Editor’s note: This is a recurring post, regularly updated with new information.
Whether you’re planning a cross-country road trip or just need a car to move between your hotel to a nearby national park, rental cars are a common part of vacations. When it’s time to pick up your car, the rental agency will prevent a variety of options for coverage — for an additional fee, of course.
Did you know that using the right credit card to pay for your rental can invoke thousands of dollars in protection without any additional fees?
While planning for emergencies is never fun, Chase Sapphire car rental insurance can cover things like theft, accidents or other damages to your rental car. This benefit is provided by two cards: the Chase Sapphire Reserve and Chase Sapphire Preferred Card. While we tend to focus on earning points and redeeming them for memorable holidays, it’s also important to understand how to protect your family in case something goes wrong on your next holiday.
Here’s a closer look at the Chase Sapphire cards and their rental car insurance benefits that can provide peace of mind the next time you hit the road in a rental car.
Chase Sapphire Reserve rental car insurance
When paying for your rental car with the Sapphire Reserve, you can decline the rental company’s collision damage waiver (sometimes abbreviated CDW or LDW) and still be covered for up to $75,000 of theft or collision damages to your rental car.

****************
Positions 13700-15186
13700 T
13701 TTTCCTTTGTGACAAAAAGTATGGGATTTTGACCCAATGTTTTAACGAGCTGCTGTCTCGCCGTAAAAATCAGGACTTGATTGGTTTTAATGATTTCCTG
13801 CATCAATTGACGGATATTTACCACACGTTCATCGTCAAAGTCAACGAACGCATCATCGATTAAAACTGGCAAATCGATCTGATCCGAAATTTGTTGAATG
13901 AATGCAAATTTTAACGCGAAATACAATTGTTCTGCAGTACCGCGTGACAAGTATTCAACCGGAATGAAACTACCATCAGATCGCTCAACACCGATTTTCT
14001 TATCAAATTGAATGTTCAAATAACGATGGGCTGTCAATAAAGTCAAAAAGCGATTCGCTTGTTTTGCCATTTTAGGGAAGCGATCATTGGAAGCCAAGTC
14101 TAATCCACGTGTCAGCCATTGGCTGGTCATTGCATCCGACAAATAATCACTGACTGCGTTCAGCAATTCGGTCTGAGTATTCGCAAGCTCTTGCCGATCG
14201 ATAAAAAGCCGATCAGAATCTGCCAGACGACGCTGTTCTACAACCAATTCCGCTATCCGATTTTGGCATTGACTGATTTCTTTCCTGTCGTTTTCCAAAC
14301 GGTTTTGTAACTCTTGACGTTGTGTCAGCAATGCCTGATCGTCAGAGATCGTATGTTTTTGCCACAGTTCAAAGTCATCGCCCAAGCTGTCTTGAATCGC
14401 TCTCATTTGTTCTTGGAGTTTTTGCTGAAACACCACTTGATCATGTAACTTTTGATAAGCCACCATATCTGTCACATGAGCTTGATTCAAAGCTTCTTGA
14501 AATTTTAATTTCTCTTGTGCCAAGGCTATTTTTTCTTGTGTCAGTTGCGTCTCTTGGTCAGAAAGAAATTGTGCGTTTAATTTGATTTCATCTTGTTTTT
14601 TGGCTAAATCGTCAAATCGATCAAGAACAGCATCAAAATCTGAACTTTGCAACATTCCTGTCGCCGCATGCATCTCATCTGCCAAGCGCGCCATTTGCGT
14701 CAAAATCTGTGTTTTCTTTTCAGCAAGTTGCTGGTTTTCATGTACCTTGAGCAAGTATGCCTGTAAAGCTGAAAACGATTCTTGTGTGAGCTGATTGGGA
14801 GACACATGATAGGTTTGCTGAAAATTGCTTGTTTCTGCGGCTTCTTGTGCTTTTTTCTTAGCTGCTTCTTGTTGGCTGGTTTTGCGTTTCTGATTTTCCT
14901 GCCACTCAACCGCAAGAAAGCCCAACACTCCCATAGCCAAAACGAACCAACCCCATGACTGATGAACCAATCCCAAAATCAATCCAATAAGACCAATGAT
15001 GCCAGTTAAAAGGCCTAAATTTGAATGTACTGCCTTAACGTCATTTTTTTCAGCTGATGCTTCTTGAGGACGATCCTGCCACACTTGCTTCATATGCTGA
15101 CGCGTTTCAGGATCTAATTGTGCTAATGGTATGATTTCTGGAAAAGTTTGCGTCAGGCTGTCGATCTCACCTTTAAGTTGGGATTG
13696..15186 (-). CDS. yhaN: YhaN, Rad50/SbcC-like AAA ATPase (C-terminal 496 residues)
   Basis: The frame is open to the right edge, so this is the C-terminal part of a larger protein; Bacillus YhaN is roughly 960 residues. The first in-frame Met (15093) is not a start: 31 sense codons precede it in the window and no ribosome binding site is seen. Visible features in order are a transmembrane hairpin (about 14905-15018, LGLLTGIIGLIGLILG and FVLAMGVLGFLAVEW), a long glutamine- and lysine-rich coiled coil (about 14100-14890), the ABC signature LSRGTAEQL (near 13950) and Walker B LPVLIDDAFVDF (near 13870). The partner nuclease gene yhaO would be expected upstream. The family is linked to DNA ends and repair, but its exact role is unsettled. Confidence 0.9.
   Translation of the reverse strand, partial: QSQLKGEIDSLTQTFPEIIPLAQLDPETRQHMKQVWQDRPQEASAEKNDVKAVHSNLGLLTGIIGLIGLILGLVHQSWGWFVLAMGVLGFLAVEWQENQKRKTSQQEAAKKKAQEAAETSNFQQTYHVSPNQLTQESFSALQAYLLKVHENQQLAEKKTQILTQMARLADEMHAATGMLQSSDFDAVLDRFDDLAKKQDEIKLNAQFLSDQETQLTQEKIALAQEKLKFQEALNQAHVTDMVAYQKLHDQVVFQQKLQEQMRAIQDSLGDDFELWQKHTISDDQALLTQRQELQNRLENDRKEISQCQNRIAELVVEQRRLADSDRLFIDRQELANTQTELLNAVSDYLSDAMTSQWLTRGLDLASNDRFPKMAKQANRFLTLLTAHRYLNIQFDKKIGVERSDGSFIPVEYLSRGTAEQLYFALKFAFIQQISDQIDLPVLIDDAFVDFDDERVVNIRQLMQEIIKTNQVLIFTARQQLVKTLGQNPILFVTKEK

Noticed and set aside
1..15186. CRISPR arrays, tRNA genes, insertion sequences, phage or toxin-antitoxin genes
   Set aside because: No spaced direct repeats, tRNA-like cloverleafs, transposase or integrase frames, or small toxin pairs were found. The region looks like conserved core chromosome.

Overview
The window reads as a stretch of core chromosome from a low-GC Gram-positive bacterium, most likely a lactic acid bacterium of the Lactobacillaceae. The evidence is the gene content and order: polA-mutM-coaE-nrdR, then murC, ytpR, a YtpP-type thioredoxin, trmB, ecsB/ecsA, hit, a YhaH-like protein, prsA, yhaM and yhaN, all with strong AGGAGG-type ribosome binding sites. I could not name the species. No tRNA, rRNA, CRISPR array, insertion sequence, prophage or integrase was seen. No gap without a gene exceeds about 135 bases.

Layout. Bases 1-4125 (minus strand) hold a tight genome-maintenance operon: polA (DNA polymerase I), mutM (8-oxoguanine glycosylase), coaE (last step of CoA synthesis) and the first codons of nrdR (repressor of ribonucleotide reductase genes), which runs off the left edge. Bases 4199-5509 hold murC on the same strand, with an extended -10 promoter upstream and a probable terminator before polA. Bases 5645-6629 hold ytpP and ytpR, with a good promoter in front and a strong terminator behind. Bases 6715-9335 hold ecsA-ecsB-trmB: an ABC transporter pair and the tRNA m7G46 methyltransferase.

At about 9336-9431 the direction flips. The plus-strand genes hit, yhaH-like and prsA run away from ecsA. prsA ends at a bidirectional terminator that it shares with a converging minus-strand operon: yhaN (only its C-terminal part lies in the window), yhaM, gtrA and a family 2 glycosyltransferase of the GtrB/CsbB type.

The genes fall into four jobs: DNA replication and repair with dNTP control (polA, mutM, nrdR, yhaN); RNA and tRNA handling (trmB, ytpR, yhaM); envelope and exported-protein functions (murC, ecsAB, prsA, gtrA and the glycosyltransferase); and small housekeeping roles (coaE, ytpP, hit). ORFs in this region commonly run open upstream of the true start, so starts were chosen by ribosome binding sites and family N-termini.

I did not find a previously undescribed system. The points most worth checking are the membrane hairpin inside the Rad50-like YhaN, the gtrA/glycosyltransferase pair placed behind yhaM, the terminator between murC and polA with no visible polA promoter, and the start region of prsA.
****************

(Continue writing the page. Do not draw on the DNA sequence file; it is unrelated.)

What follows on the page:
This benefit provides primary rental car insurance and also covers fees the rental car company may assess, such as loss-of-use charges, administrative fees and even towing charges to get the car to a repair shop.
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It’s important to note that there are restrictions to this benefit. For instance, it doesn’t provide other types of insurance, such as medical or liability protection, and it doesn’t cover car rentals that last more than 31 days. However, it does cover additional drivers listed on the rental contract and works in most countries around the world.
Types of cars are not covered by this benefit, however, include but are not limited to:
- Antique cars.
- Cargo vans, trucks, vehicles with open cargo beds and vans with seating for more than nine people.
- Motorcycles and mopeds.
Coverage also doesn’t apply to off-road driving off road or if you’re doing anything illegal at the time damage occurs.
For more details, you can consult the full benefits guide here.
Chase Sapphire Preferred rental car insurance